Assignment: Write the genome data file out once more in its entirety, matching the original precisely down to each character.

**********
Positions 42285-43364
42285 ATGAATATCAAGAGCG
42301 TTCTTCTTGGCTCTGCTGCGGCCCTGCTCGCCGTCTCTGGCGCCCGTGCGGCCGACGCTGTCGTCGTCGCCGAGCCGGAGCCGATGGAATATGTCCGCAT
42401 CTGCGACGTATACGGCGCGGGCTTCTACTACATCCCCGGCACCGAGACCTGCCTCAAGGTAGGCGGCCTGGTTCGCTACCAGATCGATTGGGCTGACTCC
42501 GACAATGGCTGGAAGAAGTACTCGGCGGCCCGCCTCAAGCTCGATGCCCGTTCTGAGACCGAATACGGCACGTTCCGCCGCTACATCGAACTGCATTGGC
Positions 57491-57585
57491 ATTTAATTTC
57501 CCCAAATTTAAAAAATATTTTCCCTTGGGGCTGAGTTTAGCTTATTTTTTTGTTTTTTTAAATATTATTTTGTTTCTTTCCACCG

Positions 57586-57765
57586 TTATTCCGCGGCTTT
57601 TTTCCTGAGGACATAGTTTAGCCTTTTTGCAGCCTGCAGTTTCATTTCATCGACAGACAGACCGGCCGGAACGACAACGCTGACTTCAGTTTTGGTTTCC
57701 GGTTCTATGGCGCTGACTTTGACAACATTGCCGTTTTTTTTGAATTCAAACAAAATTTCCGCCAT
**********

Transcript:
Positions 42285-43364
42285 ATGAATATCAAGAGCG
42301 TTCTTCTTGGCTCTGCTGCGGCCCTGCTCGCCGTCTCTGGCGCCCGTGCGGCCGACGCTGTCGTCGTCGCCGAGCCGGAGCCGATGGAATATGTCCGCAT
42401 CTGCGACGTATACGGCGCGGGCTTCTACTACATCCCCGGCACCGAGACCTGCCTCAAGGTAGGCGGCCTGGTTCGCTACCAGATCGATTGGGCTGACTCC
42501 GACAATGGCTGGAAGAAGTACTCGGCGGCCCGCCTCAAGCTCGATGCCCGTTCTGAGACCGAATACGGCACGTTCCGCCGCTACATCGAACTGCATTGGC
Positions 57491-57585
57491 ATTTAATTTC
57501 CCCAAATTTAAAAAATATTTTCCCTTGGGGCTGAGTTTAGCTTATTTTTTTGTTTTTTTAAATATTATTTTGTTTCTTTCCACCG

Positions 57586-57765
57586 TTATTCCGCGGCTTT
57601 TTTCCTGAGGACATAGTTTAGCCTTTTTGCAGCCTGCAGTTTCATTTCATCGACAGACAGACCGGCCGGAACGACAACGCTGACTTCAGTTTTGGTTTCC
57701 GGTTCTATGGCGCTGACTTTGACAACATTGCCGTTTTTTTTGAATTCAAACAAAATTTCCGCCAT